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Flashcards in Week 3 Deck (90):

What is vascular tone?

The amount of constriction in a blood vessel


Where does most of the calcium come from for smooth muscle contraction?

The extracellular fluid


What happens after Ca2+ and calmodulin bind in smooth muscle contraction?

The complex activates myosin light chain kinase (MLCK) which phosphorylates and activates myosin light-chains.


What are the three possible receptor molecules located in the membrane of the VSM cell that cause a rise in intracellular Ca2+?

L type voltage gated Ca2+
GPCR (affects SR store of Ca2+
Ligand-gated Ca2+


List three differences between smooth muscle and cardiac or skeletal muscle.

1. VSM consumption of ATP is much less, and contraction can be maintained for longer without using much ATP
2. VSM APs depend more on ECF calcium; relatively less stored in the SR
3. VSM has no troponin
4. VSM contracts and relaxes more slowly


Which vessels typically display the myogenic response?

Small arterioles


What are the two major impacts of the myogenic response?

1. Preserves/maintains organ blood flow in the situation of varying arterial pressure
2. Protects downstream capillary beds from exposure to excessive pressure


What would the myogenic response be to an increase in BP in that vessel?

Constriction - VSM increases in response to an increase in transmural pressure and relaxes in response to decreased transmural pressure


In which vessel type is the pulsatile wave of vasomotion seen?



The myogenic response is initial passive stretch followed by active contraction. What initiates the contraction of the VSMC?

Stretch-activated Ca2+ channels


In myogenic response, what perpetuates the contraction of the VSMC?

Tension-sensitive Ca2+ channels


Define metabolic active hyperaemia

Metabolic active hyperaemia describes an increase in tissue blood flow in response to an increased metabolic rate.


What are 4 metabolites that contribute to active hyperaemia?

Metabolites that contribute include CO2, lactate, adenosine, potassium


True or false: active metabolic hyperaemia and reactive hyperaemia have the same physiological control mechanism



What are three other compounds that might influence local hyperemia?

Thromboxane, serotonin (vasoconstriction, from platelets in clotting blood)

Histamine (vasodilation)


What effect on reperfusion flow rate and duration would occluding a vessel for 2 mins as oppose to 30 seconds have?

1. Higher peak blood flow when occlusion first released
2. Longer duration of reactive hyperemia in response to longer deprivation of flow


What is the effect of prostacyclin on VSM?

Inhibits platelet aggregation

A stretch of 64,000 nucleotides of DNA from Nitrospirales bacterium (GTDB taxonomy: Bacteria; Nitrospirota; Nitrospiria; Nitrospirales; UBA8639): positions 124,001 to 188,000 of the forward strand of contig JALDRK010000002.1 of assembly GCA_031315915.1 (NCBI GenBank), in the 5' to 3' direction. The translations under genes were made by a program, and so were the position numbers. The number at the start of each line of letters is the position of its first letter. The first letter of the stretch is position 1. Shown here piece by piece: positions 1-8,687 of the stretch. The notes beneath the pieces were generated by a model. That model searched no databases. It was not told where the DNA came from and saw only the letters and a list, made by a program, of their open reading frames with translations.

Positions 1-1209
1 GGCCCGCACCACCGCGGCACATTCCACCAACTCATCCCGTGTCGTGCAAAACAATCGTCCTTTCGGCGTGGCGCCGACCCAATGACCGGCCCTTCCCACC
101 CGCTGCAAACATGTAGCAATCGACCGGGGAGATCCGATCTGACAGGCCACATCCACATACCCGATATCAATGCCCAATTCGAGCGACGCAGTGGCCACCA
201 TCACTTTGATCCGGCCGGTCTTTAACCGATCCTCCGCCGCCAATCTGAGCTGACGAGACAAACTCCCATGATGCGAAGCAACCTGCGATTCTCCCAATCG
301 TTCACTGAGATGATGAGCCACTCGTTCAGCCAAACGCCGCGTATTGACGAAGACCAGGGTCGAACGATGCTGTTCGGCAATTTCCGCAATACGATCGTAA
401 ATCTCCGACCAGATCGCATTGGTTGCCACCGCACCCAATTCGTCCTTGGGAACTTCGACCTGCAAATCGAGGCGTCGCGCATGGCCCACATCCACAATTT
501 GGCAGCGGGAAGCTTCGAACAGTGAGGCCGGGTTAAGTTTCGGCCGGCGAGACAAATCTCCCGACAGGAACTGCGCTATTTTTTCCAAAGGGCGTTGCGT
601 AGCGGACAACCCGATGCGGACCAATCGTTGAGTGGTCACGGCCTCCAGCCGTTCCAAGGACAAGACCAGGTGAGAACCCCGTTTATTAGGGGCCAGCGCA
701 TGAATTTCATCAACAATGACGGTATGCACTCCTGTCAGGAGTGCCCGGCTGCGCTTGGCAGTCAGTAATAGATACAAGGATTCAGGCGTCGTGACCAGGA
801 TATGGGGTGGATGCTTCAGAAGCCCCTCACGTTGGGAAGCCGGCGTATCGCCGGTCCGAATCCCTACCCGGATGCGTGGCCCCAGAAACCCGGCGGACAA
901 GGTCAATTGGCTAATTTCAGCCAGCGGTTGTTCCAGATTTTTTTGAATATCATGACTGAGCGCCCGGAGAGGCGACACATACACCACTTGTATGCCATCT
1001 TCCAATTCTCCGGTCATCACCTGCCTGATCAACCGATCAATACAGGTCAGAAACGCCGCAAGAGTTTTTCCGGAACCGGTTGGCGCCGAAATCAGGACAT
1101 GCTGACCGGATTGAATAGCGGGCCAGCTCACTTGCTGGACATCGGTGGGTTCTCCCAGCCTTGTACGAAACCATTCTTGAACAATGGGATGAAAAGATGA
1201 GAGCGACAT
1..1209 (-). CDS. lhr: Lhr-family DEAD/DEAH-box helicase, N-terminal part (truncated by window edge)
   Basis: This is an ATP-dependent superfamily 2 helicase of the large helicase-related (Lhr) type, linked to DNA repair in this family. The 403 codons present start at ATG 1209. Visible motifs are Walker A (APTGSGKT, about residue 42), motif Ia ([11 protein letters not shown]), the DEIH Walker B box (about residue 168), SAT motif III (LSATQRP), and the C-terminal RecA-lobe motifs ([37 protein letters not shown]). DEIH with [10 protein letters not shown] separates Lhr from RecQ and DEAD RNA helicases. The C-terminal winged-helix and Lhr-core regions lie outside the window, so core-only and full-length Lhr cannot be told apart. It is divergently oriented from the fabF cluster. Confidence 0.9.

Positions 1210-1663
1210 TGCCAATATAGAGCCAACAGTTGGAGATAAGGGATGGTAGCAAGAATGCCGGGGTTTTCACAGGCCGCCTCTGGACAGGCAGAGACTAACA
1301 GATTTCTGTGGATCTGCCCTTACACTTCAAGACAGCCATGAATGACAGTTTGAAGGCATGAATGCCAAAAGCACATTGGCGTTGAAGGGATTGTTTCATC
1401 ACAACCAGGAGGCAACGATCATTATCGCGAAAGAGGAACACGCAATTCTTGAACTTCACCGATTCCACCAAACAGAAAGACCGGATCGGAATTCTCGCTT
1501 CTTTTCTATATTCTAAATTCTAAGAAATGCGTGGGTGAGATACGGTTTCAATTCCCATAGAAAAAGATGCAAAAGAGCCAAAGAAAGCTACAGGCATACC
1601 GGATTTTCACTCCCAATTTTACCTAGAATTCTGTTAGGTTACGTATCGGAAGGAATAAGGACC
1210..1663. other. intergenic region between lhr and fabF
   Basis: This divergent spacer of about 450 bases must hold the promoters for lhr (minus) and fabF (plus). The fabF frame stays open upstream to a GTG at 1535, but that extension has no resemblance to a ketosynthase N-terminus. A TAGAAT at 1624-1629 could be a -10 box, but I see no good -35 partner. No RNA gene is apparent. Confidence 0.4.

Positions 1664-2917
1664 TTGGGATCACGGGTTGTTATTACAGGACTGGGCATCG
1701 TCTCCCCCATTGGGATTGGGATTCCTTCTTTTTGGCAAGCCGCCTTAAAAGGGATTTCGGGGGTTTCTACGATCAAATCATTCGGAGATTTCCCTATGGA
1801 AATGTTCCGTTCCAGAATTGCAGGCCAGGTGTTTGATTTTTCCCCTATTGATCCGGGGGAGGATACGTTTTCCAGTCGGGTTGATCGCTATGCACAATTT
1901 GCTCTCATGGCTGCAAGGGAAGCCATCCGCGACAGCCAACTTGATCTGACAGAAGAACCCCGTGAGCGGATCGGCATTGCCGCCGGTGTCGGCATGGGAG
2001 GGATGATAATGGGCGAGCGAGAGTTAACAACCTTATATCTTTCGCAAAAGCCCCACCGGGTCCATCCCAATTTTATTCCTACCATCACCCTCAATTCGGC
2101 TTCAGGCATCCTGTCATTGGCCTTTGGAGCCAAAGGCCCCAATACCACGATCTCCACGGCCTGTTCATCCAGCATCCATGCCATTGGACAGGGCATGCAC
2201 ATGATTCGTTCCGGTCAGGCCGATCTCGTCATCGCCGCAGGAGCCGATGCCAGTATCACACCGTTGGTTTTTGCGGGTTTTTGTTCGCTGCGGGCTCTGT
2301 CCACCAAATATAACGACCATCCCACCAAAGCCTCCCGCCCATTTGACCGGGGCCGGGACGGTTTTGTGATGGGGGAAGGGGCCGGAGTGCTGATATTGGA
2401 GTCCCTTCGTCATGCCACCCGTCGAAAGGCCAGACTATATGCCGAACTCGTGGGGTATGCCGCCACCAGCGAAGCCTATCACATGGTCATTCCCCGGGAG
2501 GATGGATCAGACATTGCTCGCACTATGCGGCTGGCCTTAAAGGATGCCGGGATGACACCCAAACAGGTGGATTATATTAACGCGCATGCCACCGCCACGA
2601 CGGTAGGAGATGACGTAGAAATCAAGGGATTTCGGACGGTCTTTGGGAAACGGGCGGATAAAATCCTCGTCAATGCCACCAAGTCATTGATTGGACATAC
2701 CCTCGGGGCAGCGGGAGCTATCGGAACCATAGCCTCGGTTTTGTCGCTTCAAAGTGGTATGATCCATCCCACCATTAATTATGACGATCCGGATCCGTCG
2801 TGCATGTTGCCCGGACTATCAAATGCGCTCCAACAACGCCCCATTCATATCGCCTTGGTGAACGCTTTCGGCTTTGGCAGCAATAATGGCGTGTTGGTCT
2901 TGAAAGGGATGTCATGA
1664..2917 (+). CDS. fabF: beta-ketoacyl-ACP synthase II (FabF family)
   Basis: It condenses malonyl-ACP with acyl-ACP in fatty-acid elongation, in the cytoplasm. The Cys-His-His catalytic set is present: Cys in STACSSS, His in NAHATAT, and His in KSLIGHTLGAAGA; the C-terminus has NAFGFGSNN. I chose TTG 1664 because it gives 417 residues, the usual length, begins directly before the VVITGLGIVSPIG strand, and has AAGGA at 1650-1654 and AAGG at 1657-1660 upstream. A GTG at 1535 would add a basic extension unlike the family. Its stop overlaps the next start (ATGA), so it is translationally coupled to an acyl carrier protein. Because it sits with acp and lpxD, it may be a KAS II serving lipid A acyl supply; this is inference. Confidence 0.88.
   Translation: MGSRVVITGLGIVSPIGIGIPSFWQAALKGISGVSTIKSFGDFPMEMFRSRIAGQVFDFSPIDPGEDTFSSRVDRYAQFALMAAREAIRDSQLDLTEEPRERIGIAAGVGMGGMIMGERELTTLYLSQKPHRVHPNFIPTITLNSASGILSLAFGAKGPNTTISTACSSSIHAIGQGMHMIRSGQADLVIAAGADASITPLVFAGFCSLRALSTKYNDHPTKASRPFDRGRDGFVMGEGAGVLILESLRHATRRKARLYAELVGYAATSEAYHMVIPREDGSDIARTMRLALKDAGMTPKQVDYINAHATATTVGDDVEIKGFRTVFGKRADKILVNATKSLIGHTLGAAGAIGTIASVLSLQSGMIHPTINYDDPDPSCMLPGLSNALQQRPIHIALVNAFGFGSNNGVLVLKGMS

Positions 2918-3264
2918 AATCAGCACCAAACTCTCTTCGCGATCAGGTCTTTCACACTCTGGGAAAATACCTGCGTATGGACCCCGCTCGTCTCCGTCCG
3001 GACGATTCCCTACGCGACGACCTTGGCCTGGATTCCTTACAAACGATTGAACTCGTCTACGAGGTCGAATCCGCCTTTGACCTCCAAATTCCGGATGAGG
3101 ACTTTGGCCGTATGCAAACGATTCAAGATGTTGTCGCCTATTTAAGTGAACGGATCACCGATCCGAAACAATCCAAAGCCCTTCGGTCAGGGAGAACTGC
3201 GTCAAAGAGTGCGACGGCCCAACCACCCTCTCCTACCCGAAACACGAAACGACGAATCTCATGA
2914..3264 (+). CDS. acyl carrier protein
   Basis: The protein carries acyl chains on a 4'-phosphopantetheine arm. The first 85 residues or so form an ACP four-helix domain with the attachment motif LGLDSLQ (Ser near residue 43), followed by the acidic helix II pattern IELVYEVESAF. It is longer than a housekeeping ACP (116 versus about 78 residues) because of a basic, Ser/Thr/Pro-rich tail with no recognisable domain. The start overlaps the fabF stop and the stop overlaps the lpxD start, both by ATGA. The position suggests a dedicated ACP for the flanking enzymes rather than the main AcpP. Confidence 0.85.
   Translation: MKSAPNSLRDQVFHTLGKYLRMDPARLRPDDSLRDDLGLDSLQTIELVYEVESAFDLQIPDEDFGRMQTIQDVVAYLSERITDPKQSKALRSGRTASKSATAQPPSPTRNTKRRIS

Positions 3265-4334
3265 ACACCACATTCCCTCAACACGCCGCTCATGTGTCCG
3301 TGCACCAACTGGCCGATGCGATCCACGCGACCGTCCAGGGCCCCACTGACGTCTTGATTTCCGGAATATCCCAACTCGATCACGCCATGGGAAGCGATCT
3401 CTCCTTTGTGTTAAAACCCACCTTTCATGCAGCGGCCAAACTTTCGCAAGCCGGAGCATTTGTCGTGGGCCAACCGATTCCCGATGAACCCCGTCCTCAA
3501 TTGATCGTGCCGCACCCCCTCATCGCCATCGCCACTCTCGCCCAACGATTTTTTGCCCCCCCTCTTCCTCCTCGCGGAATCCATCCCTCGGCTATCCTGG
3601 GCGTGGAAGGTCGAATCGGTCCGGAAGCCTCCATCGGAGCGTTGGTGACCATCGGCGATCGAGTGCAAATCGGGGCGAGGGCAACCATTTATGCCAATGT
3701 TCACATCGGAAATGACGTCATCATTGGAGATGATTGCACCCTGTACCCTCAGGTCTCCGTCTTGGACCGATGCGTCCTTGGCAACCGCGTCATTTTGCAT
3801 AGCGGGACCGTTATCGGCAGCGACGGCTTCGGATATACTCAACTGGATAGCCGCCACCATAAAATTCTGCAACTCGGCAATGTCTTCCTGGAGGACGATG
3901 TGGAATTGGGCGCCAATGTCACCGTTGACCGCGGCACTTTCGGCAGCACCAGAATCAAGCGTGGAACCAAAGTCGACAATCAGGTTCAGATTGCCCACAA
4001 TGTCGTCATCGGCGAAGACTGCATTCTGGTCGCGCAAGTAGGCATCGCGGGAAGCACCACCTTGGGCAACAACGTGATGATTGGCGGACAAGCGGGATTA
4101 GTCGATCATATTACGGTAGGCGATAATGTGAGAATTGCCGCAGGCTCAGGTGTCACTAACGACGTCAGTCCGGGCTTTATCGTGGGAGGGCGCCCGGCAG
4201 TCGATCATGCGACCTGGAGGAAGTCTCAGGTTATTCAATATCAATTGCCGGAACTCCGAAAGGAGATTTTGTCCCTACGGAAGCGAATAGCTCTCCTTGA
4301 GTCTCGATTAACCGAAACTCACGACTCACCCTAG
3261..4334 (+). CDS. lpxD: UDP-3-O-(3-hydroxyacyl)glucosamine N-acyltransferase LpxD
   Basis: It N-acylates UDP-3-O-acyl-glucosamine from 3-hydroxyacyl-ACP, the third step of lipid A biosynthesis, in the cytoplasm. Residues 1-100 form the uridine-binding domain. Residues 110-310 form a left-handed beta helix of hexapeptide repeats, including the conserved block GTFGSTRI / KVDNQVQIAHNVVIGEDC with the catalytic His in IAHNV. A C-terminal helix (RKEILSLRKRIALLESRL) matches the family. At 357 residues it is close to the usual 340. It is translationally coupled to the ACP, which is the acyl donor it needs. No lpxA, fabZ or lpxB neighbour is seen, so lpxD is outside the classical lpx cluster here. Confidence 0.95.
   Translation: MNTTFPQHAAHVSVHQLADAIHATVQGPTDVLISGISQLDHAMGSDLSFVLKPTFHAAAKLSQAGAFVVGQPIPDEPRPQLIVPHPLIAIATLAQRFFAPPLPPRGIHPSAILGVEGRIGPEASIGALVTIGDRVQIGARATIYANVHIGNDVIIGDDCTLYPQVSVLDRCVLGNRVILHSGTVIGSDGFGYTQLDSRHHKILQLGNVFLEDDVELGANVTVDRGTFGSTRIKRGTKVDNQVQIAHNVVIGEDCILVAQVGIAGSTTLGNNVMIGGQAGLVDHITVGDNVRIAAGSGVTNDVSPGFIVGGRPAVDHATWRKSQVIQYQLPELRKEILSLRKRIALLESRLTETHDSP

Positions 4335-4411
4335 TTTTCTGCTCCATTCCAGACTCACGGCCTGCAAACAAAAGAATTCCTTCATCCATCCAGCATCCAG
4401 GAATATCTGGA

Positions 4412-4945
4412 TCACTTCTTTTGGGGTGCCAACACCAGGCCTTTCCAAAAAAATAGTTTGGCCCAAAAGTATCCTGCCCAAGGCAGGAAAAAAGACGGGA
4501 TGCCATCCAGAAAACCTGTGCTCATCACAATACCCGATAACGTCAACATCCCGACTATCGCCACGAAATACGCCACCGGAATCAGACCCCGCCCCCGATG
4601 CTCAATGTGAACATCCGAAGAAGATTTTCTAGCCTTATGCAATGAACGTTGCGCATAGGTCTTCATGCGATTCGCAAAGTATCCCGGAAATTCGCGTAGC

What is the effect of endothelins on VSM?



What is the effect of adenosine on VSM?



Name two anti-clotting agents produced by endothelial cells?

1. Antithrombin III
2. Plasminogen activator


What is flow dependent relaxation?

The endothelial cells detect increased shear stress associated with increased flow; causes them to release NO, which induces vasodilation


What event causes NO synthetase to switch on in endothelial cells?

A rise in intracellular Ca2+


What is autoregulation? What are three components of vessel tone 'autoregulation'?

Autoregulation describes changes in vascular resistance that tend to maintain a constant blood flow despite a range of perfusion pressures.

1. Myogenic response
2. Accumulation of vasoactive metabolites * less important for pressure changes alone *
3. Endothelial flow-dependent relaxation


Which adrenoceptor type predominates in coronary circulation?

Beta2 (SNS stim causes


What effect does SNS stimulation of blood vessels have on venous return?

SNS stimulation to veins causes venoconstriction, which assists blood moving from the peripheral to the central vascular pool and back to the heart. Thus, SNS stimulation of the veins increases venous return (which will increase EDV and thence CO)


Define haemostasis

Retention of blood in veins and arteries


Briefly summarise normal haemostasis.

Injury damages the vascular endothelium, exposing sub-endothelial collagen.

vWF from the blood adheres to this, and binds activated platelets to the lesion.

Fibrin, produced by coagulation cascade, adheres to platelet plug and later contracts to stabilise it

Plasmin digests the fibrin clot, and the endothelium regenerates


What happens to blood flow in the area of endothelial injury? What mediates this, and why?

SNS mediates local vasoconstriction which helps to reduce blood loss from the lesion and allow clotting due to reduced blood velocity.


What is the role of thrombin in coagulation?

Cleaves inactive fibrinogen to form fibrin, which can then polymerise and become insoluble. Fibrin added to the clot contributes to clot stability.


Name three things contained in platelets.

Actin , myosin, serotonin


How do platelets get fibrin to bind them?

Externalise GpIIb/IIIa receptors


Define active hyperemia

Active hyperemia is increased blood volume due to arteriolar dilation and expansion of the perfused capillary bed (O2 blood)


Give three examples of active hyperemia

1. Increased blood flow to GIT following ingestion of food